I bought myself another camera last week, and it arrived this morning.

Many years ago, I saw that Minox of Germany were producing a replica of the Leica M III film camera. But it was a digital camera, in miniature.

(Photos can be enlarged, by clicking on them)

At first, it only boasted two megapixels, and had a small internal storage of 2 mb. Later versions extended the capacity to three, then four megapixels, and added a live rear screen, as well as the facility to use an SD card for storage. But it was ridiculously expensive, and little more than a collector’s item

The last manifestation of this tiny camera extended to 14 megapixels, and also allowed a 32 gb SD card. Now it was becoming more desirable, but also more expensive, at around £180. I thought about it, then forgot about it.

I looked on Ebay recently, and found an ‘open-box’, unused camera, for a fraction of the original selling price. It came with a still-wrapped charging cable, the original metal display box, and full instructions. It was for sale in Germany, from a ‘trusted seller’. So I bought it. The only downside so far is that I cannot work out how to change the menu language, so have to translate from the German shown, using Google to find the meanings of the words.

In this photo, it is next to my Sony RX 10 zoom compact. You can easily see just how tiny it is, palm-sized in fact.

The camera has metal parts alongside the plastic components, and is lovingly engineered as a replica. The film winder and self-timer levers both move, although they have no function. The lens focusing ring does work, changing focus from infinity to other settings. The metal viewfinder operates like one from the 1930s, as it is quite cloudy and distorted. However, the small screen at the rear serves as a back-up for composing photos. It also has a digital menu, allowing changes to white balance, and some other functions.

You won’t find a good review of this camera online. The tiny 1/2.3 sensor has its limitations, and most camera magazines and websites describe it as little more than a ‘toy’, with limited practical application in the modern world of photography. The lens is fixed at a full-frame equivalent of 46 mm, and the digital zoom feature is best avoided.

But I happen to think it is a thing of beauty. And it takes photos too.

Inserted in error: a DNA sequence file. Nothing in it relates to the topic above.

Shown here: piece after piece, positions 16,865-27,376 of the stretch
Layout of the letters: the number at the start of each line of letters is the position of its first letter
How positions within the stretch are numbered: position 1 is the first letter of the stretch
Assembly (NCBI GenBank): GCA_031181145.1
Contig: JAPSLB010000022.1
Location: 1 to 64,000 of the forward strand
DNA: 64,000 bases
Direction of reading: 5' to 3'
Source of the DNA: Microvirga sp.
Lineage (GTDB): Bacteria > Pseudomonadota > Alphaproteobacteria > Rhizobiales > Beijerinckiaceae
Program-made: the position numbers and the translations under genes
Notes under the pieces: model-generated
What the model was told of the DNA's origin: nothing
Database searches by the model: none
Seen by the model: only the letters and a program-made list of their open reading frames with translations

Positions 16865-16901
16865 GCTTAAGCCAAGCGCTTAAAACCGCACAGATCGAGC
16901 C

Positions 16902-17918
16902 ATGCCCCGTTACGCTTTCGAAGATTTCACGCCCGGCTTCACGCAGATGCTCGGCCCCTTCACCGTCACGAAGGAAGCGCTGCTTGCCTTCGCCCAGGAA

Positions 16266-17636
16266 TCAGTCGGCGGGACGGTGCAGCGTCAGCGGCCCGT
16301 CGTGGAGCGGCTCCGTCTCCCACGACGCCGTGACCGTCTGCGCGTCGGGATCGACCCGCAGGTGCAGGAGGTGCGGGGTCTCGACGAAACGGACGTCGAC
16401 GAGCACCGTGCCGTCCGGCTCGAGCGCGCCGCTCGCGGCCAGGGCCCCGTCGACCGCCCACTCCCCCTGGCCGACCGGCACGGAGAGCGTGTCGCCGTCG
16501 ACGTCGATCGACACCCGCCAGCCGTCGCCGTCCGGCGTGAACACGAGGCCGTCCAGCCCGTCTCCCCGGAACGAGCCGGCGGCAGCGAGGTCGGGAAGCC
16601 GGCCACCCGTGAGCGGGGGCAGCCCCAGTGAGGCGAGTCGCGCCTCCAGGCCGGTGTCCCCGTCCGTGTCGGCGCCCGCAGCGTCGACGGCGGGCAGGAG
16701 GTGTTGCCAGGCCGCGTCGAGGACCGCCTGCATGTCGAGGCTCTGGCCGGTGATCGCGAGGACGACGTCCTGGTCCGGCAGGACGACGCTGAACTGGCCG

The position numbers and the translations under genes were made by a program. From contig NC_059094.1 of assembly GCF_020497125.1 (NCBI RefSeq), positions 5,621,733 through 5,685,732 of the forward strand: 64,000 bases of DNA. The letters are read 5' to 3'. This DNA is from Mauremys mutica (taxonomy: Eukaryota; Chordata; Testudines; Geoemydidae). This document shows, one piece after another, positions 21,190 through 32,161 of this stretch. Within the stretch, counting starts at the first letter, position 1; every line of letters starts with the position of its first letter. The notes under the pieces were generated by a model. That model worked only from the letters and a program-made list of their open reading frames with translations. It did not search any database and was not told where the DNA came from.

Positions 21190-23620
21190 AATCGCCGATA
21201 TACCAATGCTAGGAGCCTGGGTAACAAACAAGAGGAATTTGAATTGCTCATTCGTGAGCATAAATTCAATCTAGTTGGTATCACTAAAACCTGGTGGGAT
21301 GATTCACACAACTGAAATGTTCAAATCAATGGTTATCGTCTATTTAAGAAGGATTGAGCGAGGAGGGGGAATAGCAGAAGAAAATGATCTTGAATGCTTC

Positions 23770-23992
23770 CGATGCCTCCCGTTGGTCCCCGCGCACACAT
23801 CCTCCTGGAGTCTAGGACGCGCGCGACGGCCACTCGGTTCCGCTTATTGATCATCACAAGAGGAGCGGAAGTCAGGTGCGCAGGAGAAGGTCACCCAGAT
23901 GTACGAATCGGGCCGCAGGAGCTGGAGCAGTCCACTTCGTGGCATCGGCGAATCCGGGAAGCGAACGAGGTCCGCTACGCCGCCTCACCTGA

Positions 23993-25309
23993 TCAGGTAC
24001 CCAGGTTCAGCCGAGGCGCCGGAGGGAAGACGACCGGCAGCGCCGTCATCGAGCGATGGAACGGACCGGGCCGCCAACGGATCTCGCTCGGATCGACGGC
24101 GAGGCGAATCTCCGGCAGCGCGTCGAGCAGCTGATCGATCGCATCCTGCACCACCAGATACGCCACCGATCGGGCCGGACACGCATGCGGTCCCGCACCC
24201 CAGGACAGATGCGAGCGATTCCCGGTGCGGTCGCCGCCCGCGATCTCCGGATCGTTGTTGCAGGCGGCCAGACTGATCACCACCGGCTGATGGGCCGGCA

Ollie and The Lumberjacks

Yesterday, I took Ollie out for a change of scene. A drive of just over an hour, down to Thetford Forest. It was a lovely day, despite a chilly breeze, so it made sense to get out, and take a break from the routine walk around Beetley Meadows.

I forgot my camera though, so that was yet another photo opportunity missed.

I also managed to get lost on the forest paths, after wandering aimlessly, and not concentrating on where I was going. I doubled back, sure that retracing my steps would see us right. But I was embarrassed to discover that I was nowhere near where I had started, and had been walking in the wrong direction entirely. Not that Ollie was in the least concerned, as he was certain that I must know where we were going.

Luckily, I spotted some Forestry Commission workers, busy felling trees with chainsaws. I am not too proud to admit to someone I was lost, so approached them to ask directions. But Ollie wasn’t too fond of their chainsaws, and they kindly turned them off to hear my question. With their help, I managed to find the car park in less than ten minutes. Had I carried on without asking them, I have no idea where we would have ended up.

I am planning to go and look at a 11th century motte and bailey fort today, in a place called Castle Acre. I will try to remember my camera this time.

And try not to get lost too.

Camera Conclusion

This is a very niche post. For those of you with no interest in cameras or photography, delete now.

For anyone still left, this is an appraisal of the new camera that I bought recently, after some time of using it. As you know, I decided on the Fuji X30. This was partly driven by price, but also because I was somewhat familiar with the Fuji system, having owned one of their SLR cameras for a few years. I like their colour rendition, the way they set up the HDR, and the option of their unique ‘film simulation’ modes.